“gulp build-translations”

This triggers the build-translation files, which in-hand calls the below file, which is used to combine files.

function writeTranslationsToFiles(){
    for(var i = 0; i < files.length; i++) {
        var filename = resources + files[i];
        var culturePatt = /[a-z]{2}-[a-z]{2}/gi;
        var matches = filename.match(culturePatt);
        var culture = matches && matches[0];
        var cultureTranslations = {};
        var document = loadXmlDoc(filename)['root']['data'];
        for (var d = 0; d < document.length; d++) {
            var doc = document[d],
                key = doc['$']['name'];

            if (translations.hasOwnProperty(key)) {
                translations[key][culture] = doc['value'][0];
            else {
                translations[key] = {};
                translations[key][culture] = doc['value'][0];

            cultureTranslations[key] = doc['value'][0];
        fs.writeFileSync(outputDir + 'translations-generated-' + culture + '.json', JSON.stringify(cultureTranslations, null, '\t'));
fs.writeFileSync(outputDir + 'translations-generated.json', JSON.stringify(translations, null, '\t'));

If you read this carefully you’ll notice a few things, it creates a json file for each translation.

  1. 1. Translations-generated.json (using translations[key][culture])
  2. 2. Translations-generated-fr-ca.json (using cultureTranslations[key])
  3. 3. Translations-generated-en-us.json
  4. 4. Translations-generated-frontend.js

Generated translation files

The important one is the last, where both the generated translation files for each language are combined.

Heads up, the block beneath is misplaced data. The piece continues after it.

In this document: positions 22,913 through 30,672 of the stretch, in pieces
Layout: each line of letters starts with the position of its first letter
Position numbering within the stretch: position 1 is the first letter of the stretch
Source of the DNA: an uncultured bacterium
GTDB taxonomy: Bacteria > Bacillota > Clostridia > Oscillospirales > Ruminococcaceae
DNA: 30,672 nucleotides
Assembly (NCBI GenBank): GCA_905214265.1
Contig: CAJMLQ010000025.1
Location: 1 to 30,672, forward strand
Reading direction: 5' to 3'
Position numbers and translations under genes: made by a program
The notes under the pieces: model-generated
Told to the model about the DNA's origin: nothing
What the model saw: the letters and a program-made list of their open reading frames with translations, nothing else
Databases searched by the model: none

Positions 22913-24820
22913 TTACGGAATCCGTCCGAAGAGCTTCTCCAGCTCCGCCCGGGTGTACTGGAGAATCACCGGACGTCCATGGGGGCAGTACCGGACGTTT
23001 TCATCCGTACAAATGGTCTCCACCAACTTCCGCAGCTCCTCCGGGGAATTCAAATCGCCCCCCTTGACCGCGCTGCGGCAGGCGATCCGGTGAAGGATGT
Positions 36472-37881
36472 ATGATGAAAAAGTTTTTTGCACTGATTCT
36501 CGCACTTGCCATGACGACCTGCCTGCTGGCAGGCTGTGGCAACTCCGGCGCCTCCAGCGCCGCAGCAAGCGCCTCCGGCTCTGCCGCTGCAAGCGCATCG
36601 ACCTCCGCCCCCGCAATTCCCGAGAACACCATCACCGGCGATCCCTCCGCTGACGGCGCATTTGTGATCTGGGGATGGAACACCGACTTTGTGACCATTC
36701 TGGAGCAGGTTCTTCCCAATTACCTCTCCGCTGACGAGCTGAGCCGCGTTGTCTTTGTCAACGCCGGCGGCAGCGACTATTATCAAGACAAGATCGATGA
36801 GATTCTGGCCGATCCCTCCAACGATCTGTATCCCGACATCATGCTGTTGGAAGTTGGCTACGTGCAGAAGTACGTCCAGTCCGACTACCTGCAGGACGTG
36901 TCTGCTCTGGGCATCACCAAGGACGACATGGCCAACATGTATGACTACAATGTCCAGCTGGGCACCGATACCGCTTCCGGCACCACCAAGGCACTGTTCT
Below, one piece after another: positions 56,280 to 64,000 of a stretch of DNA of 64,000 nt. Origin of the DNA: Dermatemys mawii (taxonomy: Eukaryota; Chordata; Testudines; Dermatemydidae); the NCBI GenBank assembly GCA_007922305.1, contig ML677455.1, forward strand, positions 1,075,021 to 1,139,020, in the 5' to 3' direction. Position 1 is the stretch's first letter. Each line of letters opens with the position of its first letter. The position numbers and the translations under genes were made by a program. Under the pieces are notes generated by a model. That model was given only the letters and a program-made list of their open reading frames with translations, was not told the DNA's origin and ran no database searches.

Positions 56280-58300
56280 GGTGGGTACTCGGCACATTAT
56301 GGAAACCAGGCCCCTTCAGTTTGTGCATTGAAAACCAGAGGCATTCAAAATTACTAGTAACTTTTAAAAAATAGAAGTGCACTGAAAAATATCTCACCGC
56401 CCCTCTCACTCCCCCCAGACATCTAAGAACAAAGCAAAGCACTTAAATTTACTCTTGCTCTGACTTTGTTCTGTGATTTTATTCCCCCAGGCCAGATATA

var translations = {
    "en-us": {
        "BidAskHeader": "Bid / Ask",
        "BidSize": "Bid Size",
        "Buy": "Buy",
    "fr-ca": {
        "BidAskHeader": "Cours acheteur/vendeur",
        "BidSize": "Quantité acheteur",

Importing the translation into your project

Then all you have to do is import that file into your project and run some javascript to get the window.translations into a referencable variable. Whoa!? What now?

We have the translated javascript file, just include it in your scripts. So in Vue.JS, include the full path to the translations file. Then do the following

const translations = window.translations[options.language] || window.translations[‘en-us’];

This reads the script with a language and only grabs the translations that you need. Then you’ll need to get the value based on the key than you want. Like “BidSize”

This can work two ways, do a _.findKey for the text you want and return the value. Or do a $translations.BidSize

Here’s how you setup both of those options, either $translate aka dynamic (think ajax response) or $translations aka static.

import _ from 'lodash';

export default {
    install(Vue, options) {
        const translations = window.markitDigitalTranslations[options.language] || window.markitDigitalTranslations['en-us'];

        const _getTranslation = function (text) {
            const en = window.markitDigitalTranslations['en-us'];
            const key = _.findKey(en, v => { return v === text; });

            if (!!key && translations.hasOwnProperty(key)) {
                return translations[key];

            //TODO: better way of 'logging'?
            console.warn(`No translation for ${text}`);

            return text;

        Object.defineProperty(Vue.prototype, '$translations', {
            value: translations

        Object.defineProperty(Vue.prototype, '$translate', {
            value: _getTranslation

Translated values via slugs

So right now we have translations in the $translations and we’re ready to throw it into the HTML. This is done via

<th v-else id="newsPageHeadlines" tabindex="-1">{{ $translations.Headlines }}</th>